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Posts made in February 2012

Are Patients Consumers?

When you are relaxing and watching your favorite evening television program or surfing the Internet and advertisements pop up for a cholesterol, anti-aging or arthritis medication, it leaves no doubt in your mind that you are being targeted as a consumer of health care.

Wikipedia defines a consumer as an individual who uses goods generated within the economy. As a health care consumer you need to be equipped with the information to choose your providers, medications and special services, based on the right price, features, brand recognition and appeal.

In the past if you had a medical problem, you saw your local general practitioner. He or she suggested a treatment and you generally followed those recommendations with little decision-making desire or power on your part. You were okay with that.

Today, there are so many variables, including cost vs coverage, efficacy of the treatment, and complex evidence-based diagnoses, that force the patient to shop for health care and make choices. The development of consumer directed health plans that most employers support because they save money, put you in the driver’s seat when choosing health insurance. These plans give you options for choosing your provider, hospital, pharmacy and other peripheral services such as therapists and clinics. They encourage you to choose health savings programs and flexible spending plans which include high deductibles and ways to put aside money to help pay for extraordinary health expenses should they arise. The cost analysis involved with consumer directed health plans forces you to stop and think about whether or not to seek treatment or put it off; whether to go to the community hospital or look for a specialist at a large academic teaching hospital where the costs are higher; whether to take the newest medication developed for a particular condition or a generic that will be cheaper and covered by the plan. Does this force you to become an educated consumer of health care? You bet.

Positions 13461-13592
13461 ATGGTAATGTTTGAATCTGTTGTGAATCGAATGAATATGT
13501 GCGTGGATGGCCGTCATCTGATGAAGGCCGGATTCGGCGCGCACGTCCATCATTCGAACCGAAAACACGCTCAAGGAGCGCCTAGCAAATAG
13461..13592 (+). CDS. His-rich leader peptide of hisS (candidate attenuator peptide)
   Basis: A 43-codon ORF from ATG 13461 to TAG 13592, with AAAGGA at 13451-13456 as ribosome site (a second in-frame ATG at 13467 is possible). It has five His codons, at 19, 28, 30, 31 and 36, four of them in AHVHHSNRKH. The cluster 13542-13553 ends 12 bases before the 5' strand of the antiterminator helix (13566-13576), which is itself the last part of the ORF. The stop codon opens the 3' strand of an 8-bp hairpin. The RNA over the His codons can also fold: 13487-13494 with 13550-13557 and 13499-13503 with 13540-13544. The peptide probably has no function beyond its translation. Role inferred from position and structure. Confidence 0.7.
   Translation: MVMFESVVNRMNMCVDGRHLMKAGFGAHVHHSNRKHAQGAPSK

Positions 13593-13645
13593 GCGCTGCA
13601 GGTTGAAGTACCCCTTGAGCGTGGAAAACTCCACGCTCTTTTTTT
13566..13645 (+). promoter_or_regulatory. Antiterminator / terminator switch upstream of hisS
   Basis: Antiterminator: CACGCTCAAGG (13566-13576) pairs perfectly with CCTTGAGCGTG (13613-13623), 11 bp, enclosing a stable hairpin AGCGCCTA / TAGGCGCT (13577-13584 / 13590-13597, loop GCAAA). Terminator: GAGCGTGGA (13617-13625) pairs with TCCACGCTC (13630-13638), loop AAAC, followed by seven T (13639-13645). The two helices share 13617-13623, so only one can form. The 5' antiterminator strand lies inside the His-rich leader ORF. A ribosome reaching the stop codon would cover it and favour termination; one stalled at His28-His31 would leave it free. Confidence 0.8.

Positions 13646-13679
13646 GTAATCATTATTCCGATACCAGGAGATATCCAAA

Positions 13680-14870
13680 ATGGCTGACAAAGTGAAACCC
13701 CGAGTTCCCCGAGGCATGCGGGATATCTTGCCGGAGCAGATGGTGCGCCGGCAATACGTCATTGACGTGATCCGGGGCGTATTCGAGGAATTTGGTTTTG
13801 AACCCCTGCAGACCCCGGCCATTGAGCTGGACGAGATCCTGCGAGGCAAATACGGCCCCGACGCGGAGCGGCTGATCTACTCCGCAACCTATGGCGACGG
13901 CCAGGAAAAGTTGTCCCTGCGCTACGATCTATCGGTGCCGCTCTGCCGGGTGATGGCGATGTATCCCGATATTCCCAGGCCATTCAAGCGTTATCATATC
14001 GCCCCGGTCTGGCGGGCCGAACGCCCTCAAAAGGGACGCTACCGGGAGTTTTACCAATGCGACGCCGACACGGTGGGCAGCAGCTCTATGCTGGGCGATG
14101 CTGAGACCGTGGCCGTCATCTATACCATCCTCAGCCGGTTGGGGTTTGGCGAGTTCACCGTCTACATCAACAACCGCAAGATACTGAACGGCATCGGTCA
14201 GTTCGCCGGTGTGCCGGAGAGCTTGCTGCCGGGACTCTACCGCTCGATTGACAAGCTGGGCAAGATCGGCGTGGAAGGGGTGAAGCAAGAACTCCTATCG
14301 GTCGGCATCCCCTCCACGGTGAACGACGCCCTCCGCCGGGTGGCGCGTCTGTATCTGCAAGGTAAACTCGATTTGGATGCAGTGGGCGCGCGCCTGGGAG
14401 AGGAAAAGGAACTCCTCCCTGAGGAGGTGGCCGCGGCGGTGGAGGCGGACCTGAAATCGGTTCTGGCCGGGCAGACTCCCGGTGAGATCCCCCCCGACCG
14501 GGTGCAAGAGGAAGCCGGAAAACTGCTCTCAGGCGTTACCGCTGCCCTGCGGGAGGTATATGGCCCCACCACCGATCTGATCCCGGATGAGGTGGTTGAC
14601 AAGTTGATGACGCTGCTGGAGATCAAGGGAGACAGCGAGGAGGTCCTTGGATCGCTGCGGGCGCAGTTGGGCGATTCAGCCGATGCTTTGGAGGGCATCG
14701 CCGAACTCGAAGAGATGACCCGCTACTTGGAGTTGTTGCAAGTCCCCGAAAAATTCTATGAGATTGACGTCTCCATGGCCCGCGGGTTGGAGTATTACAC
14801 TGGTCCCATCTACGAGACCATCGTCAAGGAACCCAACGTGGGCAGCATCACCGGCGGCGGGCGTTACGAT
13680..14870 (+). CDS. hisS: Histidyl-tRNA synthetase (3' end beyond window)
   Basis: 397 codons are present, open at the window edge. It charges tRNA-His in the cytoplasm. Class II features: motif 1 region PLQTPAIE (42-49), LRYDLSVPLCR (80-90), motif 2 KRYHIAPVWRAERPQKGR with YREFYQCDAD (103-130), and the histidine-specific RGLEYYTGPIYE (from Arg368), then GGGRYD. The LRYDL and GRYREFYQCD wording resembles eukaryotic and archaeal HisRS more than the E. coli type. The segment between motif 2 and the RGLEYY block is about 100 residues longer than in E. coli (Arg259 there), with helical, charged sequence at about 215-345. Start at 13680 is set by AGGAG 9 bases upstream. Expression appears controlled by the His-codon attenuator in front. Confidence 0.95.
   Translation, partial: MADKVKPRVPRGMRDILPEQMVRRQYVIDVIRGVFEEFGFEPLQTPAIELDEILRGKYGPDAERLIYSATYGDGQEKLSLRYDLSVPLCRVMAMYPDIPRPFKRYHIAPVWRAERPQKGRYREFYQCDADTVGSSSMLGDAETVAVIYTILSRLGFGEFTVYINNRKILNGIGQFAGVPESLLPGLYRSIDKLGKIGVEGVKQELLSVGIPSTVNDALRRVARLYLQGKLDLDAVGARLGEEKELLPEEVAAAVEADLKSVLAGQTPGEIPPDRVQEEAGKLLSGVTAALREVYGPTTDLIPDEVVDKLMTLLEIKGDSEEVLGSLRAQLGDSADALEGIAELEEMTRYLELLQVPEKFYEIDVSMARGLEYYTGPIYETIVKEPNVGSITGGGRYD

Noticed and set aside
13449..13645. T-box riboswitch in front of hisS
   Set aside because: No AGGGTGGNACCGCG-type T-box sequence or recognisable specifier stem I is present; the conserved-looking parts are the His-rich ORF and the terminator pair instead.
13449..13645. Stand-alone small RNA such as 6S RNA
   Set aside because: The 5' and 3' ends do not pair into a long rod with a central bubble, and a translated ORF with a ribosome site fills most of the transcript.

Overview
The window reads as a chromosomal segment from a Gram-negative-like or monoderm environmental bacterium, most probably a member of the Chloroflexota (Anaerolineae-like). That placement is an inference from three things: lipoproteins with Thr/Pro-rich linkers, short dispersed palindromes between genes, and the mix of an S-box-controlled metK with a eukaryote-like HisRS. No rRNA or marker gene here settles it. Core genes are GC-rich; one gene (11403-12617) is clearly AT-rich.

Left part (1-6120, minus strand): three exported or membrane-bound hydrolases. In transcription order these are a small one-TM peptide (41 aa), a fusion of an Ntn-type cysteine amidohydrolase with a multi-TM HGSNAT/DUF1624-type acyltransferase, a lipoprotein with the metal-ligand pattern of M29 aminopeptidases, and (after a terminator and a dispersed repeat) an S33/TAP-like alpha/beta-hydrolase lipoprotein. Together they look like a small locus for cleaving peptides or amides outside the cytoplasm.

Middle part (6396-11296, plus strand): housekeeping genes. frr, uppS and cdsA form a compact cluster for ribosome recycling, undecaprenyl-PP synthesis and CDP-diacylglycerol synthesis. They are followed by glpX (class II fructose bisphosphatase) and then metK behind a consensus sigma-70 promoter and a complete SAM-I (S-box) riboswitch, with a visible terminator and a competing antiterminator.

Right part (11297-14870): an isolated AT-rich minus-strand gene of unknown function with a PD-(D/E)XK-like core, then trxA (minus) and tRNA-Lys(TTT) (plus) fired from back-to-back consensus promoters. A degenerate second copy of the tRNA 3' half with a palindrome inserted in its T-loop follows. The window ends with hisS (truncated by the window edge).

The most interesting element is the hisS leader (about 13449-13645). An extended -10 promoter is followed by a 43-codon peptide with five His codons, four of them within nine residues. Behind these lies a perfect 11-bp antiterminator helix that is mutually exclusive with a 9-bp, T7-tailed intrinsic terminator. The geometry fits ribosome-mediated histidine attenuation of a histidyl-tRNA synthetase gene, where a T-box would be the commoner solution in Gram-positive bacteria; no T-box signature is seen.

This is not a bad thing. It is the way you are empowered with the information and financial responsibility to own your health care decisions and deal with your health in a holistic way rather than engaging in a knee jerk reaction to sickness and disease. It is a way of forcing you to plan and take actions that reinforce wellness prevention, compliance, treatment and early intervention programs. There is no question that consumerism in health care is a fact that you cannot avoid. Whether or not it will help to improve the quality and efficiency of your care and result in better outcomes is up to you.

How to Find Good Health Information on the Web

It is a well established fact that empowered patients go to the web when they need to find information about health issues. Pew research indicates that 80% of Internet users search online for their health information and that translates into 59% of the total population of the United States looking online for health information for themselves or someone that they care for. These individuals are seeking information on symptoms, treatments, medications and general health such as food and safety issues. Many of these individual belong to Facebook and Twitter. This raises the questions: